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'The Paperboy': Crime story takes back seat to lurid bad taste

  • John Cusack (left) is a prisoner on death row and Matthew McConaughey is a reporter in "The Paperboy."

    Millennium Films, Anne Marie Fox

    John Cusack (left) is a prisoner on death row and Matthew McConaughey is a reporter in "The Paperboy."

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By Robert Horton
Herald Movie Critic
@citizenhorton
Published:
  • John Cusack (left) is a prisoner on death row and Matthew McConaughey is a reporter in "The Paperboy."

    Millennium Films, Anne Marie Fox

    John Cusack (left) is a prisoner on death row and Matthew McConaughey is a reporter in "The Paperboy."

A lurid wallow in tacky bad taste, "The Paperboy" is easily one of the craziest movies to wash ashore in recent memory. This almost guarantees an audience for it, however small and puzzled it might be.
"The Paperboy" is based on a novel by Pete Dexter and directed by Lee Daniels, who scored a prestige hit with "Precious -- Based on the Novel 'Push' by Sapphire." Daniels got a best director Oscar nomination for that, but "The Paperboy" seems like an authentic measure of his world view.
The plot, so far as it can be determined, revolves around the reopening of a murder case in a Florida town in the late 1960s. Two Miami reporters (Matthew McConaughey and David Oyelowo) come to town to see whether the convicted man (John Cusack) might be innocent.
Apparently this is driven by the pleas of the man's pen-pal, a tan sexpot named Charlotte Bless (Nicole Kidman, letting it fly).
We also spend time with the McConaughey character's little brother, Jack (Zac Efron, still beefy after "The Lucky One"), who is college age, at loose ends, and mighty affected by the presence of the bodacious Ms. Bless.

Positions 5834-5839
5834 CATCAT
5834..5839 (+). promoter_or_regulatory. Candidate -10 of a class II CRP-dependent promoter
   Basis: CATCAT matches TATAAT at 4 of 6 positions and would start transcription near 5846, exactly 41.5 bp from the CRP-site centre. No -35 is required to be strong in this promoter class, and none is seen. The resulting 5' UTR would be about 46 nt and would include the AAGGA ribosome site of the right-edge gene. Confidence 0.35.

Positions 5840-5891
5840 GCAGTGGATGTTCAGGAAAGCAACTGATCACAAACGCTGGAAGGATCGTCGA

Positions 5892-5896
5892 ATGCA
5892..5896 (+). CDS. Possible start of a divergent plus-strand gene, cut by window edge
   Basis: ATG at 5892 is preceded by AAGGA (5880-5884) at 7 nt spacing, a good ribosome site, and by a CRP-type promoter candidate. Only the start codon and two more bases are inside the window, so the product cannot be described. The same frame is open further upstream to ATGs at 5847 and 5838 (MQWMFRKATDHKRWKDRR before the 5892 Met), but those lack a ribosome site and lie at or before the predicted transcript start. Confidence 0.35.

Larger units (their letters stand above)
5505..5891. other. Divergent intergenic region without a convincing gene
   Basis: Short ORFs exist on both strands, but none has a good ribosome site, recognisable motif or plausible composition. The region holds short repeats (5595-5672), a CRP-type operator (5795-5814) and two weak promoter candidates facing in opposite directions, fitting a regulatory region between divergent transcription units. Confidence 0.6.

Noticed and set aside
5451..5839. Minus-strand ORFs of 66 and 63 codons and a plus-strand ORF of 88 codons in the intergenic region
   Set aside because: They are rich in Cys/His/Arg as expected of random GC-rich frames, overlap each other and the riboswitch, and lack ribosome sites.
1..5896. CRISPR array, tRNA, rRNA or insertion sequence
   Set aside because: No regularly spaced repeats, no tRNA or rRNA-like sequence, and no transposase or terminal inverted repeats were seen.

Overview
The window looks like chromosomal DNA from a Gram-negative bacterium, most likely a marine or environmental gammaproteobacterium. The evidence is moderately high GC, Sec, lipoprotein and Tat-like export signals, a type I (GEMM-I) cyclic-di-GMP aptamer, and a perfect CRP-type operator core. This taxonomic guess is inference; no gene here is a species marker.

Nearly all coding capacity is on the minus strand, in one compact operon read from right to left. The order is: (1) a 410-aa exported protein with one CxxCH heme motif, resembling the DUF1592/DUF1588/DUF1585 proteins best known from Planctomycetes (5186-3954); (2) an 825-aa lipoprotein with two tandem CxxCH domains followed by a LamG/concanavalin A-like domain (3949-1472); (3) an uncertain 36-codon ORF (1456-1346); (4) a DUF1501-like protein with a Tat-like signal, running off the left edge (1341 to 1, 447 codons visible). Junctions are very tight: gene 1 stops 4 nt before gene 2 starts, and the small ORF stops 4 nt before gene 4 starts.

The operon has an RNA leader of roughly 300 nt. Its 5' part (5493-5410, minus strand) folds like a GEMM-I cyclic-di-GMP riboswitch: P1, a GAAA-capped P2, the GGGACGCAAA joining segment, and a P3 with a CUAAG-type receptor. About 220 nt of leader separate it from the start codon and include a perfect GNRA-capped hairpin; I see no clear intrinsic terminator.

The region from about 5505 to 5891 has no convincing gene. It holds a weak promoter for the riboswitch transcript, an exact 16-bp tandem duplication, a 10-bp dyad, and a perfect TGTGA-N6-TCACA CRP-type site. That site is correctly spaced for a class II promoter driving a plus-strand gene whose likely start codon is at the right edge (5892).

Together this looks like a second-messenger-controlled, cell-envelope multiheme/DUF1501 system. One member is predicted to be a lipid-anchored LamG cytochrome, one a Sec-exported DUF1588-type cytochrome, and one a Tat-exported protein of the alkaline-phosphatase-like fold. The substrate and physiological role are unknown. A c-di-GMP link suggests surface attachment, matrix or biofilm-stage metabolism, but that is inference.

Plus the weather's hot. So sultry you can almost see it in the air. So steamy you could press your clothes just by walkin' around. People, it's hot out.
Or so Lee Daniels would like you to believe. And while the movie has its share of nudity and sexual adventures, it has gained particular notoriety for a scene in which the hapless Jack is stung by a jellyfish while swimming, which allows Charlotte to hustle over and apply the folk remedy for such things: peeing on the afflicted areas.
Although this is an unusual thing to see in a movie, I think the gaudiest scene in the film is actually a courthouse visit to the sociopathic inmate (rather well sketched by Cusack), who engages in a new sort of hands-off sexual encounter with Charlotte as she sits between the investigators. Awkward.
The movie's liable to go anywhere after that, so the forays into how to clean an alligator carcass at inappropriate moments are hardly surprising. Yes, "The Paperboy" will be a campy selection for years to come.
The problem is, the film isn't even good enough to justify that. Kudos to Kidman for giving it her all, and let's note that Macy Gray gives a quietly detailed performance as a family maid who is narrating this story from a vague perspective.
You'd think that the actual crime investigation might provide a suspenseful spine for the weirdness, but Daniels doesn't seem all that interested in solving the case. He's too busy whipping up a stew of lust and cornpone, and the dish is decidedly off.
"The Paperboy" ˝
An incredibly lurid adaptation of a Pete Dexter novel, about the re-opening of a murder case in steamy late-'60s Florida. The investigation is all but ignored in director Lee Daniels' overheated excitement over the sex scenes and the Southern-fried atmosphere, which strands Zac Efron, Matthew McConaughey and a spirited Nicole Kidman.
Rated: R for nudity, violence, language, subject matter.
Showing: Guild 45 and Pacific Place.
Story tags » Movies

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